Excellent to the Core

Cordova Elementary School earns A on state report card

By JENNIFER COHRON, Daily Mountain Eagle
Posted 2/9/18

CORDOVA — Cordova’s littlest Blue Devils made big news last week when the Alabama Department of Education released its report card for public schools.

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Excellent to the Core

Cordova Elementary School earns A on state report card

Posted

CORDOVA — Cordova’s littlest Blue Devils made big news last week when the Alabama Department of Education released its report card for public schools.

Cordova Elementary was the only school in the Walker County School System and one of only 137 in the state to receive an A.

In addition, the school is currently ranked 95th out of 688 Alabama elementary schools on Schooldigger.com, a site founded in 2006 to make school data more accessible.

Even the ACT Aspire, a controversial assessment that has now been replaced by the Alabama State Board of Education, could not flummox CES students. The school’s third- and fourth-grades outperformed county and state scores by double digits in reading as well as math last year.

A low absenteeism rate and a perfect score in the academic growth category, which measures improvement in reading and math from one year to the next among students, bolstered the school’s overall score of 92 on the state report card.

The announcement that CES students are doing well came as no surprise to Principal Dianne Williams, who tracks the progress of every student in the school on a weekly basis.

“We meet every Wednesday here to look at data and make sure that any of our students who are struggling are getting intervention,” Williams said.

During each grade’s physical education time, a group that includes Williams, teachers, intervention specialists and the school counselor review a range of test scores.

If a student has not mastered a concept after it has been presented at least twice by a teacher in a large group and small group setting, then he or she may be recommended for specialized instruction with one of three intervention specialists.

Their salaries are paid with the school’s limited Title I funding, which is dispersed to schools that have a high percentage of children who come from low-income families.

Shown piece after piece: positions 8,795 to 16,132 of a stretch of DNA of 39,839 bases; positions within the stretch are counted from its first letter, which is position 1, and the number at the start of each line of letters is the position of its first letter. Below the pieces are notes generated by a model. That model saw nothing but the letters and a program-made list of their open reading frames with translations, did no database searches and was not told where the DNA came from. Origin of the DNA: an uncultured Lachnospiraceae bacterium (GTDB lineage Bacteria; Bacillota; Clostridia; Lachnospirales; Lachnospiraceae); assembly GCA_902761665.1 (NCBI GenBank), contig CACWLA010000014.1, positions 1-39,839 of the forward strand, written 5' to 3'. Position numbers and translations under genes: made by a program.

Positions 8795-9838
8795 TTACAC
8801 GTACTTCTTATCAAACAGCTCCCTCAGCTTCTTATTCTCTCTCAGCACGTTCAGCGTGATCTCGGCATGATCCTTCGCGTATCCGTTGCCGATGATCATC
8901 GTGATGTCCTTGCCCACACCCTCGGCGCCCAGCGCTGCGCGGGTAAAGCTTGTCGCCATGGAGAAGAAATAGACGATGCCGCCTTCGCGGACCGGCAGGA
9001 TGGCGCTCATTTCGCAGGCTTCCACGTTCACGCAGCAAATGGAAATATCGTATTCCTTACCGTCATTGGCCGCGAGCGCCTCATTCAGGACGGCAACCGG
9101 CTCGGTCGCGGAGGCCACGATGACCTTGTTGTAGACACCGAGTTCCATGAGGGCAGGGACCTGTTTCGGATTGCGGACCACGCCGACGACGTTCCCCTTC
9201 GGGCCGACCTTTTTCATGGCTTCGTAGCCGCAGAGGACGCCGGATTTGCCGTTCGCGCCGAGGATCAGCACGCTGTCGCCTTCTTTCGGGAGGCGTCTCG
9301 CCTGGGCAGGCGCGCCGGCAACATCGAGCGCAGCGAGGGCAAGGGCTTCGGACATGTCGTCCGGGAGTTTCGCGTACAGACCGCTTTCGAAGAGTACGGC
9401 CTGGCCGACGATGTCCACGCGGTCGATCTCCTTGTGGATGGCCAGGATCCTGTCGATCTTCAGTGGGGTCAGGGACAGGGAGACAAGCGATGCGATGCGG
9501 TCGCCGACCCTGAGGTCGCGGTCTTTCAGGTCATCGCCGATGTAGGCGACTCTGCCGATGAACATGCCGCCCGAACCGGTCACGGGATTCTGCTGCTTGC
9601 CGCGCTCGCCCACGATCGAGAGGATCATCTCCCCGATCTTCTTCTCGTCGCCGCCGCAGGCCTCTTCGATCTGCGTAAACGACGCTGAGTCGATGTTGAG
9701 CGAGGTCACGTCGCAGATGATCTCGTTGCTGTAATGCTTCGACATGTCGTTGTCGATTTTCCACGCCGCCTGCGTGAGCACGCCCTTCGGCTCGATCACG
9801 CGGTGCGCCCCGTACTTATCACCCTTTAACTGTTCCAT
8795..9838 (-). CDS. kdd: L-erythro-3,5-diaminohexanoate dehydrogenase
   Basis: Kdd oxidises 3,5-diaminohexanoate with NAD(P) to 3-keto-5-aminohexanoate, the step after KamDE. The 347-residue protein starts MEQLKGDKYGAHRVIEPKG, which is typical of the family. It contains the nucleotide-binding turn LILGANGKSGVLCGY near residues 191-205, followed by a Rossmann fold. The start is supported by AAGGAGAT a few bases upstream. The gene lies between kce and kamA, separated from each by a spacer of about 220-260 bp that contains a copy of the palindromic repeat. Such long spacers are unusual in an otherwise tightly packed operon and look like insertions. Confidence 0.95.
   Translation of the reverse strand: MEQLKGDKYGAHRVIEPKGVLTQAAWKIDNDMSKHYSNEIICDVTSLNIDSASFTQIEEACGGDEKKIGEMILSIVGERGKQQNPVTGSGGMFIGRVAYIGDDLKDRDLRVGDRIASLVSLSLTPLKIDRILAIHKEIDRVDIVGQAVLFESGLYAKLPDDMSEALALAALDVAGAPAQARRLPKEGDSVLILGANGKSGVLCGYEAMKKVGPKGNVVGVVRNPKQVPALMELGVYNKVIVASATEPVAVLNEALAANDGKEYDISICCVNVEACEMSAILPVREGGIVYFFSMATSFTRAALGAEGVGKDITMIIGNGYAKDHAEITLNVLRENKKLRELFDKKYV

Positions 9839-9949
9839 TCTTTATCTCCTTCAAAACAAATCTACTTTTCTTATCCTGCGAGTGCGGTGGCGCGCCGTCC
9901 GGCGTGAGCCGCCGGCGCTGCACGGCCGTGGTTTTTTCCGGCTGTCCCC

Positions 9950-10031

A commitment to intervention is one part of an overall culture of excellence in place at CES.

Two years ago, the school implemented Reading Horizons, a program that provides a strong foundation for beginning and struggling readers.

Williams credits her faculty’s embrace of that program with helping students in every grade level become better readers.

Last year, the school was the only one in the county system in which all kindergarten through second-grade students scored above 90 on DIBELS, an assessment of literacy skills. “This report card is based on third- and fourth-grades, but they wouldn’t be doing as well as they are if these other grades weren’t also doing their job. We know they are because of DIBELS,” Williams said.

At CES, reading is encouraged as much as it is taught.

Every day begins with a 10-minute Power Time in which every person in the building is reading.

“Even my custodians stop what they’re doing and go into the lunchroom and read,” Williams said.

Three years ago, Williams began offering incentives for the school-wide Accelerated Reading program.

Students who accumulate 100 AR points have an opportunity to go to lunch with her at the end of the year.

In 2016, Williams took 12 students to lunch on her own dime. Last year, she paid for 100 lunches.

CES students are not only becoming better readers but better learners as well.

Three years ago, the school began implementing the lessons of “Leaders of Their Own Learning,” a teaching tool that helps students take ownership of their achievement.

The first lesson is having clear learning targets.

Because students help develop their daily goals with their teacher before instruction time begins, they have a better understanding of what they are learning and why.

“When I first came here, I could walk into a classroom and ask a child what they’re doing, and they’d say, ‘We’re doing this worksheet.’ Now, they’ll tell me, ‘We’re doing two-digit with subtraction,’” Williams said.

While students are taking responsibility for their own learning, teachers are working together to discuss the most effective ways to present the state’s education standards.

Teachers also collaborate across grade levels to prepare students to be promoted.

The 137 schools that scored an A on the state report card each have their own formula for success.

At CES, it’s teamwork — parents, teachers, students and an administrator all doing their part to live up to the longtime school motto “Excellent to the Core.”

“There is no way that you can be an A school unless everyone is pulling their weight,” Williams said.